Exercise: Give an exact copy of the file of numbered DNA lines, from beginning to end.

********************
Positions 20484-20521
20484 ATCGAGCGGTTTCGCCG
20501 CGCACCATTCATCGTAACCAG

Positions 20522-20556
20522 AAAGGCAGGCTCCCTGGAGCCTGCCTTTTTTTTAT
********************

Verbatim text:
Positions 20484-20521
20484 ATCGAGCGGTTTCGCCG
20501 CGCACCATTCATCGTAACCAG

Positions 20522-20556
20522 AAAGGCAGGCTCCCTGGAGCCTGCCTTTTTTTTAT